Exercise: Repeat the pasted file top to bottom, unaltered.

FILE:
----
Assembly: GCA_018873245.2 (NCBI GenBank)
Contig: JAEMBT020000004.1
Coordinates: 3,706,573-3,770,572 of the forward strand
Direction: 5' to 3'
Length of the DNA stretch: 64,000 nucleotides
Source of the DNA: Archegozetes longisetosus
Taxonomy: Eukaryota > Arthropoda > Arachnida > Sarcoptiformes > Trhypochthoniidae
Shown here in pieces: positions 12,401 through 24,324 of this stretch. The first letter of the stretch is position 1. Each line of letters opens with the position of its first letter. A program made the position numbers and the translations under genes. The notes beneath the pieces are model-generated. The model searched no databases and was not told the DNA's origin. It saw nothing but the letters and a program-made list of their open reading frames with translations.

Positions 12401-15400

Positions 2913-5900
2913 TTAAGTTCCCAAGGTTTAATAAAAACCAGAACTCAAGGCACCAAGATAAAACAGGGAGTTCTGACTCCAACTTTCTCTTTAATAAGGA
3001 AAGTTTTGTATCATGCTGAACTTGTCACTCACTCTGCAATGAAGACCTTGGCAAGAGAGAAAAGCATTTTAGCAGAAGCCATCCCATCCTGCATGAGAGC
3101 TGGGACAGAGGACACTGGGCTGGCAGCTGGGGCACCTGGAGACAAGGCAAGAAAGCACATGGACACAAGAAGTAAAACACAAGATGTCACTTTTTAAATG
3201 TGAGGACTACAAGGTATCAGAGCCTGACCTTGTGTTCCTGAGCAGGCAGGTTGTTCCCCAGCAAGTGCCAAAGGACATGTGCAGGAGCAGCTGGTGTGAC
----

Assembly: GCA_018873245.2 (NCBI GenBank)
Contig: JAEMBT020000004.1
Coordinates: 3,706,573-3,770,572 of the forward strand
Direction: 5' to 3'
Length of the DNA stretch: 64,000 nucleotides
Source of the DNA: Archegozetes longisetosus
Taxonomy: Eukaryota > Arthropoda > Arachnida > Sarcoptiformes > Trhypochthoniidae
Shown here in pieces: positions 12,401 through 24,324 of this stretch. The first letter of the stretch is position 1. Each line of letters opens with the position of its first letter. A program made the position numbers and the translations under genes. The notes beneath the pieces are model-generated. The model searched no databases and was not told the DNA's origin. It saw nothing but the letters and a program-made list of their open reading frames with translations.

Positions 12401-15400

Positions 2913-5900
2913 TTAAGTTCCCAAGGTTTAATAAAAACCAGAACTCAAGGCACCAAGATAAAACAGGGAGTTCTGACTCCAACTTTCTCTTTAATAAGGA
3001 AAGTTTTGTATCATGCTGAACTTGTCACTCACTCTGCAATGAAGACCTTGGCAAGAGAGAAAAGCATTTTAGCAGAAGCCATCCCATCCTGCATGAGAGC
3101 TGGGACAGAGGACACTGGGCTGGCAGCTGGGGCACCTGGAGACAAGGCAAGAAAGCACATGGACACAAGAAGTAAAACACAAGATGTCACTTTTTAAATG
3201 TGAGGACTACAAGGTATCAGAGCCTGACCTTGTGTTCCTGAGCAGGCAGGTTGTTCCCCAGCAAGTGCCAAAGGACATGTGCAGGAGCAGCTGGTGTGAC